Feb 092016
 

Mr Luke Attwood leads three modules (ranging levels 5 – 7) in the school of Computer Science and Informatics at DMU. The modules are; Object Oriented Software Design & Development, Object Oriented Programming, and E-Commerce Software.

Each component requires that students submit their software solutions in source code form and Luke uses the Assignment submission tool in DMU’s VLE (Blackboard) with an associated electronic rubric for marking and providing text based feedback.

None of the components are usually marked anonymously, although it is feasible to do this when circumstances require by hiding student identification data.

The rubrics are consistent in that they all involve a set of criteria against which there is a 5 tier scale that Luke has adopted to represent the levels of achievement (0 – 100) with a percentage and description attached; e.g. Significant room for improvement (40%).

Before rolling out the rubrics Luke tested them with colleagues second marking to ensure the rubrics would produce a consistent and accurate result. Luke constantly updates and tests the rubrics to further refine the wording of the criteria but over the last two years minimal changes have been required and the rubrics are performing well by way of consistency and the distribution of marks.

At first, colleagues were sceptical with regard to the rubrics providing enough variation of marks. Although each criteria only has a 5 tier scale (e.g. 0, 40, 60, 80, 100); as there are several different criteria Luke finds that the rubrics still return a granular spread of marks across the cohort. Luke did experiment with fewer criteria (and fewer levels of achievement) but this did result in bunching of marks and too many criteria (or levels of achievement) became unmanageable – Luke would advise a minimum of 3 criteria but 4 or more is better and is appropriate to the nature of the submissions on the modules he teaches. This, in combination with the 5 tier scale has consistently worked well.

When marking, Luke will enable the ‘Show Feedback’ view in Blackboard to enable personalised text feedback to be included alongside any pre-determined feedback that Luke may have pre-prepared as the rubric was produced. Not all of Luke’s rubrics include pre-filled feedback but if he finds that similar comments are being made on a frequent basis Luke will make a note of these for pasting into the relevant feedback section later. Having the Show Feedback view enabled also allows Luke to override the overall grade if necessary and he will always provide a text based comment with a brief explanation regarding any overridden grades.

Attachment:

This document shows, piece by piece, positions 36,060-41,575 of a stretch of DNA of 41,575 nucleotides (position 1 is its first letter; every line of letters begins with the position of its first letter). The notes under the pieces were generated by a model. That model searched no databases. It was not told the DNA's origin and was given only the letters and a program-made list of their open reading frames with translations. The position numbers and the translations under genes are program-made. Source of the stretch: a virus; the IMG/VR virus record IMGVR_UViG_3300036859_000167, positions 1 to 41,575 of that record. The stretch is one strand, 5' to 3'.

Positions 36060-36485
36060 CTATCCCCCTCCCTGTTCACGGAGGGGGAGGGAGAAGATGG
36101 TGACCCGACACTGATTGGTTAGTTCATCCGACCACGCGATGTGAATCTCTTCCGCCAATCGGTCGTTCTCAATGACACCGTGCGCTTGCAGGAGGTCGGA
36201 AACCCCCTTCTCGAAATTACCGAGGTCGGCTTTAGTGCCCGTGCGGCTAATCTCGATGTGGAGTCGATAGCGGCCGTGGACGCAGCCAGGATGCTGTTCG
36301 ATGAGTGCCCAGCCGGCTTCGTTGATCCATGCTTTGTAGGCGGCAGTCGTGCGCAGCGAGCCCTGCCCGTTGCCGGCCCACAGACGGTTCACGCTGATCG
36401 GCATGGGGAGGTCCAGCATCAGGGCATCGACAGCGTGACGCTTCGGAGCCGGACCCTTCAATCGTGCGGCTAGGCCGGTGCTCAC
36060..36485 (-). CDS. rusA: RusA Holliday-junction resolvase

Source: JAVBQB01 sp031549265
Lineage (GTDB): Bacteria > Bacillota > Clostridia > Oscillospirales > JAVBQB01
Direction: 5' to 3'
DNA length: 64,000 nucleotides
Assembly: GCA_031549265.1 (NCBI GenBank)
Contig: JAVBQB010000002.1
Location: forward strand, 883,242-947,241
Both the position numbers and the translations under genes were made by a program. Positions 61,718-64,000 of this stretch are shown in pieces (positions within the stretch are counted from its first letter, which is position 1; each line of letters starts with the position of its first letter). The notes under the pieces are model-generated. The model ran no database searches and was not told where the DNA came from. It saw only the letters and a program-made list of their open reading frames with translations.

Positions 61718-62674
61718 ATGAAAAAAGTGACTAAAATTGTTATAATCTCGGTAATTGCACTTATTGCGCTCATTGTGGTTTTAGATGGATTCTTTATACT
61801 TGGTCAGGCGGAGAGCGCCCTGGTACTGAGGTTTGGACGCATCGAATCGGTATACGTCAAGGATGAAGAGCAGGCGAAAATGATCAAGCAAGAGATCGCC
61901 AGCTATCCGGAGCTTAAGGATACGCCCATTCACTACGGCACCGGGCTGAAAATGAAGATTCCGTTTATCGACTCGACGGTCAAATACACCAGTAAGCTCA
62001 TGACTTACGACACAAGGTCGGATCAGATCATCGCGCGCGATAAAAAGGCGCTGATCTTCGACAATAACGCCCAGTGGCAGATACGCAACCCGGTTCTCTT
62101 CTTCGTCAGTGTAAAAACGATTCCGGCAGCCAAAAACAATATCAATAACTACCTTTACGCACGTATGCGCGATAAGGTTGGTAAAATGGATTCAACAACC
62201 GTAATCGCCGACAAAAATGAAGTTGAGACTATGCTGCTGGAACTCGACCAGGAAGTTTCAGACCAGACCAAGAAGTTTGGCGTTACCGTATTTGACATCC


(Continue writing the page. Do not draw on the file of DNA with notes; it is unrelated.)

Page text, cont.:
Luke is confident that using rubrics to mark students work enables him to provide provisional grades and personalised text feedback in a timely manner. Whilst Luke’s students are yet to specifically provide feedback on his use of rubrics there has been no negative feedback from the students.

Luke finds that there are multiple benefits to using rubrics in this way. Rubrics provide the ability to easily mark and write comments in a single location that are then immediately available for students to view rather than having to upload a separate mark sheet, which for a lot of students in itself can be time consuming. The rubric grid also does all of the calculations automatically for Luke so he does not need to worry about this or even have the totals moderated. Furthermore, it provides an elegant way of placing comments directly next to where they are applicable.

Thank you to Luke Attwood for enabling this post to be created. If you wish to explore the use of rubrics in Blackboard further please contact your local ELT Project Officer.

Ian Pettit.